|Media and entertainment||SuperMedia Inc.||2750||U.S.|
|Media and entertainment||Talon PIKco N.V.||687||Belgium|
|Metals, mining, and steel||New Reclamation Group (Pty) Ltd. (The)||199||South Africa|
|Oil and gas exploration and production||Expro Holdings U.K. 3 Ltd.||3779||U.K.|
|Retail / restaurants||Sears Holdings Corp.||2003||U.S.|
|Telecommunications||Maxcom Telecomunicaciones, S. A. B. de C. V.||200||Mexico|
|Transportation||Rede Ferroviaria Nacional REFER, E.P.E. (Republic of Portugal)||3519||Portugal|
|Utility||Aventine Renewable Energy Holdings Inc.||225||U.S.|
|Utility||Edison Mission Energy (Edison International)||4530||U.S.|
|Capital goods||CST Industries, Inc.||155||U.S.|
|Utility||Centrais Eletricas Matogrossenses S.A. (Rede Empresas de Energia Eletrica S.A.)*||0||Brazil|
|Utility||Companhia de Energia Eletrica do Estado do Tocantins (Rede Empresas de Energia Eletrica S.A.)*||0||Brazil|
|Hawker Beechcraft Inc.||2378||U.S.|
|Aerospace and defense||Heckler & Koch GmbH||384||Germany|
|Aerospace and defense||Alpha Bank A.E.||20670||Greece|
|Bank||EFG Eurobank Ergasias S.A.||9526||Greece|
|Bank||National Bank of Greece S.A.||1453||Greece|
|Bank||Piraeus Bank S.A.||4339||Greece|
|Bank||Schoeller Arca Systems Holding B.V.||479||Netherlands|
|Chemicals, packaging, and environmental services||Springleaf Finance Corp. (Springleaf Finance, Inc.)||12982||U.S.|
|Finance companies||Builders FirstSource Inc.||140||U.S.|
|Forest products and building materials||MGIC Investment Corp.||970||U.S.|
|Insurance||Radian Group Inc.||1320||U.S.|
|Insurance||Cinram International Inc.||240||Canada|
|Media and entertainment||GateHouse Media Operating Inc.||1195||U.S.|
|Media and entertainment||Motorsport Aftermarket Group Inc.||160||U.S.|
|Media and entertainment||Shingle Springs Tribal Gaming Authority||450||U.S.|
|Media and entertainment||Wallace Theater Holdings, Inc.||157||U.S.|
|Media and entertainment||Waterford Gaming LLC§||129||U.S.|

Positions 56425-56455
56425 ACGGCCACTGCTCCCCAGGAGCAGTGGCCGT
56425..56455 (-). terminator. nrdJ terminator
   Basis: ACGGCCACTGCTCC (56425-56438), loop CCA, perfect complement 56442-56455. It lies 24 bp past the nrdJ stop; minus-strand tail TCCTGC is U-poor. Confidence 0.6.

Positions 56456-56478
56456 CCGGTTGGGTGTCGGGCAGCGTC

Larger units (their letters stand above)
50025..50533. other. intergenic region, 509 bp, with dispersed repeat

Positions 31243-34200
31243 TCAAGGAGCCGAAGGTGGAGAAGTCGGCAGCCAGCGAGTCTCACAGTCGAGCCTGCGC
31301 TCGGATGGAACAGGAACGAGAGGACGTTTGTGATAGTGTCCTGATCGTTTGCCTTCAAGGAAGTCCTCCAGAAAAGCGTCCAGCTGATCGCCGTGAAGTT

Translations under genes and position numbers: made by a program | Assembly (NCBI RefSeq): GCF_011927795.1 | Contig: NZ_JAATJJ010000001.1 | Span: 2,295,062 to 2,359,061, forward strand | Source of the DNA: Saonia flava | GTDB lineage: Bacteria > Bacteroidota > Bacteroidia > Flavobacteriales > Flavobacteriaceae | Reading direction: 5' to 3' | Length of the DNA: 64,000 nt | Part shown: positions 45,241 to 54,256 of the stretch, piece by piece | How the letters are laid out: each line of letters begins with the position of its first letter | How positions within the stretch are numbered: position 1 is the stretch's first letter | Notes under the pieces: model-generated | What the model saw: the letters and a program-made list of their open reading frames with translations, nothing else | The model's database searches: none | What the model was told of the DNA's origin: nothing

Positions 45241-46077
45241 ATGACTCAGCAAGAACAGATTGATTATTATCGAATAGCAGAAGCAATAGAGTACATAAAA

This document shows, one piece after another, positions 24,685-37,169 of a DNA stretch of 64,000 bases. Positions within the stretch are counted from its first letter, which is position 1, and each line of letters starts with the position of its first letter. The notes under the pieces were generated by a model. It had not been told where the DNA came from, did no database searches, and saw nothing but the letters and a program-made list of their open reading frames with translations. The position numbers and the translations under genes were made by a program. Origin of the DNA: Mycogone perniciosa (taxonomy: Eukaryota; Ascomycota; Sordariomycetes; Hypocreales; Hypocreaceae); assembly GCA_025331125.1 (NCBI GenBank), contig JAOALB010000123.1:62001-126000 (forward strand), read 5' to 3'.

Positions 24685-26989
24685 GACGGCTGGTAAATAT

|Media and entertainment||Jill Holdings LLC||240||U.S.|
|Retail/restaurants||Mastro's Restaurants LLC||100||U.S.|
|Retail/restaurants||Evergreen International Aviation Inc.||290||U.S.|
|Transportation||Energy Future Holdings Corp.||35029||U.S.|
|Utility||Public Power Corp. S.A.||0||Greece|
|Forest products and building materials||China Forestry Holdings Co. Ltd.||300||China|
|Chemicals, packaging, and environmental services||AGY Holding Corp.||175||U.S.|
|Finance companies||GFNZ Group Ltd.||0||New Zealand|
|Health care||LifeCare Holdings Inc.||150||U.S.|
|Homebuilders/real estate companies||Hovnanian Enterprises Inc.||1732||U.S.|
|Media and entertainment||ATI Acquisition Co.||248||U.S.|
|Oil and gas exploration and production||Geokinetics Holdings Inc. (Geokinetics Inc.)||275||U.S.|
|Finance companies||Residential Capital, LLC (Motors Liquidation Co. (fka General Motors Corp.))||5641||U.S.|
|Brokerage||Penson Worldwide Inc.§||200||U.S.|
|Chemicals, packaging, and environmental services||Kleopatra Lux 1 S.a.r.l||0||Luxembourg|
|Chemicals, packaging, and environmental services||Yioula Glassworks S.A.||173||Greece|
|Media and entertainment||Advanstar Inc.||515||U.S.|
|Retail/restaurants||Barneys New York Inc.||280||U.S.|
|*Indicates an issuer added to the list since the March 1, 2012, commentary. §Indicates an issuer moving to a negative outlook from CreditWatch Negative or to CreditWatch Negative from a negative outlook since the March 1, 2012, commentary. Data as of March 16, 2012. Source: Standard & Poor's Global Fixed Income Research.|
Related Criteria And Research
- Credit Trends: Distressed Debt Monitor: The U.S. Distress Ratio Falls To 13.2% In February, Feb. 23, 2012
- U.S. Economic Forecast: Recovery Warms Up In January, Feb. 10, 2012
- Default, Transition, and Recovery: The U.S. Corporate Default Rate Is Forecasted To Rise To 3.3% In 2012, Feb. 2, 2012
- A Diverging And Volatile World Economy Will Influence Growth For The Gulf In 2012, Jan. 23, 2012
- Most Of The Global Defaulters In 2011 Were Weakest Links, Jan. 20, 2012
|Global Fixed Income Research:||Diane Vazza, Managing Director, New York (1) 212-438-2760;|
|Gregg Moskowitz, Associate, New York (1) 212-438-1838;|
|Sarab Sekhon, CFA, Associate, New York (1) 212-438-6438;|
|Research Contributor:||Debabrata Das, CRISIL Global Analytical Center, an S&P affiliate, Mumbai|